Dial A for Aunties
"Sutanto brilliantly infuses comedy and culture into the unpredictable rom-com/murder mystery mashup as Meddy navigates familial duty, possible arrest and a groomzilla. I laughed out loud and you will too.”—USA Today (four-star review)
“A hilarious, heartfelt romp of a novel about—what else?—accidental murder and the bond of family. This book... Read more »
Stay Sexy & Don't Get Murdered
The Definitive How-To Guide
“I discovered MFM immediately after the book was released. I listened to the first episode and knew right away that I needed to read the book. Karen & Georgia's easy, casual friendship and dark humor were right up my alley. I quickly finished the book (which I found both touching and hilarious) and kept working my way through old episodes of the podcast. While I enjoyed the book, I realized that I had become so accustomed to listening to the podcast, I actually wanted to re-read the book, this time in audio form (a format that I do not usually dabble in.) Getting to hear the book material straight from the authors' mouths was delightful and just felt right after becoming so familiar with their other audio work.”Leslie, A Likely Story
“Heartbreaking and necessary, this book is raw, powerful, and storytelling at its finest. It's a woven tapestry of the urban Indian experience as few outside these communities have seen it. Vignettes follow 12 people through time and space as they make their way to the Big Oakland Powwow. Each person has their own struggles with identity, life, the powwow; with living, loving, addiction, and employment; with heart and soul and happiness and everything else that makes up the complicated human story, but most especially the complex Indian experience in America. This debut novel was longlisted for the National Book Award for Fiction. ”BrocheAroe, River Dog Book Co.
The Southern Book Club’s Guide to Slaying Vampires
“I don’t know about everyone else, but I, for one, am really excited that vampires are making a comeback. I think they’re such a fun trope in pretty much every genre, and this was no exception. True to the Grady Hendrix style, this book was the perfect campy, slightly off-kilter, and moderately gory suburban horror story I didn’t know I needed.”Kendall, Brilliant Books Audio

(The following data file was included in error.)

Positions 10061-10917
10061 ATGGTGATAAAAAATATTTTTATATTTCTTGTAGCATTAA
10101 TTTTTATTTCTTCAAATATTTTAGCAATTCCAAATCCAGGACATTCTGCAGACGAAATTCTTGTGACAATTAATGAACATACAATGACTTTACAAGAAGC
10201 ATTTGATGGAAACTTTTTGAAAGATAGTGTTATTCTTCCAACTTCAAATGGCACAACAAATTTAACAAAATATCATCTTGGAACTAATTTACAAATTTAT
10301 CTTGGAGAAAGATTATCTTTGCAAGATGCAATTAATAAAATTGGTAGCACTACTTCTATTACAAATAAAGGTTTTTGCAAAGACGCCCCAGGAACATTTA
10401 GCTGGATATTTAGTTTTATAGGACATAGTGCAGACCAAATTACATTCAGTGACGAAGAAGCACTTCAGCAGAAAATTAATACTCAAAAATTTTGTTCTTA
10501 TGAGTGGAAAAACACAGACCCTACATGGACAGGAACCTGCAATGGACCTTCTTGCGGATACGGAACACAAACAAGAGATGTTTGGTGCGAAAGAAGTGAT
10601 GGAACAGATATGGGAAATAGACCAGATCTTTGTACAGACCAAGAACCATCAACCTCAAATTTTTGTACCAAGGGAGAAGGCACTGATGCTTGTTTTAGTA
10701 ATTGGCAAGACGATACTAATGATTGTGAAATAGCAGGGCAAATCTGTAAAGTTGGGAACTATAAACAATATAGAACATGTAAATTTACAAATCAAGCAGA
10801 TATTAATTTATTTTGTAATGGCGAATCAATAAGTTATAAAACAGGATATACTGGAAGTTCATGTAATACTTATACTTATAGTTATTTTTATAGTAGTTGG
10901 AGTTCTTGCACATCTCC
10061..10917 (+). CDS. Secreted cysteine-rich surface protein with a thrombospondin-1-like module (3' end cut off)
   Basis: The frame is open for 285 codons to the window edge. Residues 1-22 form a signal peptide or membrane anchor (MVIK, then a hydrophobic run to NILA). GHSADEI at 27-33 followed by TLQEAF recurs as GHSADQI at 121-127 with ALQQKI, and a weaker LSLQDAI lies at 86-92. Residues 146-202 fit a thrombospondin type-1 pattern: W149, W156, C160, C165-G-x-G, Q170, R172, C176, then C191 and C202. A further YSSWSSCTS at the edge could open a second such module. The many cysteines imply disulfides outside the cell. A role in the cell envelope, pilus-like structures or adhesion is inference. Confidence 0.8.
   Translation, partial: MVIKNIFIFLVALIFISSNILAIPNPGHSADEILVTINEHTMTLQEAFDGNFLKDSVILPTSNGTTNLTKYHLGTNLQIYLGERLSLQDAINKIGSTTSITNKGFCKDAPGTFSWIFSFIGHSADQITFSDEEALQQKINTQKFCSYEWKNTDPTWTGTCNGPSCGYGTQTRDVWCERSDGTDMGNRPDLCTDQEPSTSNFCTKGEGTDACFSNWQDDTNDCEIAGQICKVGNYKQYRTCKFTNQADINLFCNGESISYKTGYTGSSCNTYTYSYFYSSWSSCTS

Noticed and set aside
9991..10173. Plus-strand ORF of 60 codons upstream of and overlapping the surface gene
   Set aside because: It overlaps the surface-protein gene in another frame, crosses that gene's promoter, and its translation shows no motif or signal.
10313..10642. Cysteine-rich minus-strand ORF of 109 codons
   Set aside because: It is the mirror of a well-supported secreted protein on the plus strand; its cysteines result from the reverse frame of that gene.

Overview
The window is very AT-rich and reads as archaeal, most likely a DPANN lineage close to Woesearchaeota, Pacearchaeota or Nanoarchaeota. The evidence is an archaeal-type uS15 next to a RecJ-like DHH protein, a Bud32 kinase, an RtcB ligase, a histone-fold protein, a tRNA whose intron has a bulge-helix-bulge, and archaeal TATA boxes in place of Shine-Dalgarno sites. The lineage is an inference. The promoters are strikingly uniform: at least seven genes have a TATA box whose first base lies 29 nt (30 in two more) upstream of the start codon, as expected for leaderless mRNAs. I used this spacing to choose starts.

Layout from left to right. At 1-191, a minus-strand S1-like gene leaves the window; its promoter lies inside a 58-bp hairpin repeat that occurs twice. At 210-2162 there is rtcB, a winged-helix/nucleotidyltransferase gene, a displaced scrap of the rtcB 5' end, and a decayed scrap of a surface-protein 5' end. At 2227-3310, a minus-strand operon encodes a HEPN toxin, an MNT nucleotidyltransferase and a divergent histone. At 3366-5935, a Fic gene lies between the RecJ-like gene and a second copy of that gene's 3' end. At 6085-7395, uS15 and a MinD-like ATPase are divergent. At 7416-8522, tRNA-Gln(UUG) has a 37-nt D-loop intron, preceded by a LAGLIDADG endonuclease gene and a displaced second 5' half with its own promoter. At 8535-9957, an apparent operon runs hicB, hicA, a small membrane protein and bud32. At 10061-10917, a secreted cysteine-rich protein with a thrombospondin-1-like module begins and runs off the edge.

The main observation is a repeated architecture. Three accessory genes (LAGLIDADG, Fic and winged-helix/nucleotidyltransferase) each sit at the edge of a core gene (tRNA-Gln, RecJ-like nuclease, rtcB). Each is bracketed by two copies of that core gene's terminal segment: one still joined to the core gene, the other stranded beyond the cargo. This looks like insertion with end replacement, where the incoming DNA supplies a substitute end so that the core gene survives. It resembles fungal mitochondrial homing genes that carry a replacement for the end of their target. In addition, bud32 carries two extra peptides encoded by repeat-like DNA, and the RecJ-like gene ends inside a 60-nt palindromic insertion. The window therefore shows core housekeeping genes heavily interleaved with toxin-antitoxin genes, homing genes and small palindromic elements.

The Beauty in Breaking
“This memoir is a fascinating examination of a life dedicated to helping others, and an illuminating, up-close view of what happens in emergency rooms. Moments of profound human connection exist alongside confrontations with dangerous and erratic patients, overzealous police demands, a lack of resources, and bureaucratic barriers. And the author’s perspective as one of few African American female ER doctors is a valuable contribution to our understanding of the profession.”Mary Williams, Skylight Books
A Touch of Jen
A young couple's toxic Instagram crush spins out of control and unleashes a sinister creature in this twisted, viciously funny, "bananas good" debut. (Carmen Maria Machado)
"Um, holy shit...This novel will be the most fun you'll have this summer." —Emily Temple, Literary Hub
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Remy and Alicia, a couple of insecure service workers, are not...
Crying in H Mart
If you enjoyed Minor Feelings, then you’ll love Crying in H Mart.
“This memoir is an unflinchingly honest portrayal of grief as well as a tender look at the complex relationship between a mother and daughter bridging generational and cultural gaps through the comforting creation of food. This book had me simultaneously sobbing and starving. A perfect read.”LeeAnna, Blue Cypress Books
The Life of an American Visionary
Here is the epic life story of the Native American holy man who has inspired millions around the world.
Black Elk, the Native American holy man, is known to millions of readers around the world from his 1932 testimonial, Black Elk Speaks. Adapted by the poet John Neihardt from a series of interviews, it is one of the most widely read and admired...Read more »
Filled to the brim with far-out facts, this wickedly informative narrative from the author of National Geographic's popular Gory Details blog takes us on a fascinating journey through an astonishing new reality. Blending humor and journalism in the tradition of Mary Roach, acclaimed science reporter Erika Engelhaupt investigates the gross,... Read more »
“Titillating and hilarious, this book is Broder’s crowning achievement (so far). Calorie-obsessed Rachel is an unlikely but irresistible heroine, and when she meets Miriam at the yogurt shop, sparks (and sprinkles!) fly. Each must reckon with her Jewish identity as well as her heart’s deepest, lushest desires, while the intense scrutiny of the mother figure looms large. This story is unflinchingly honest, unexpectedly moving, and a brilliant checkmate to shame, both carnal and spiritual. I couldn’t put it down.”Kristen Iskandrian, Thank You Books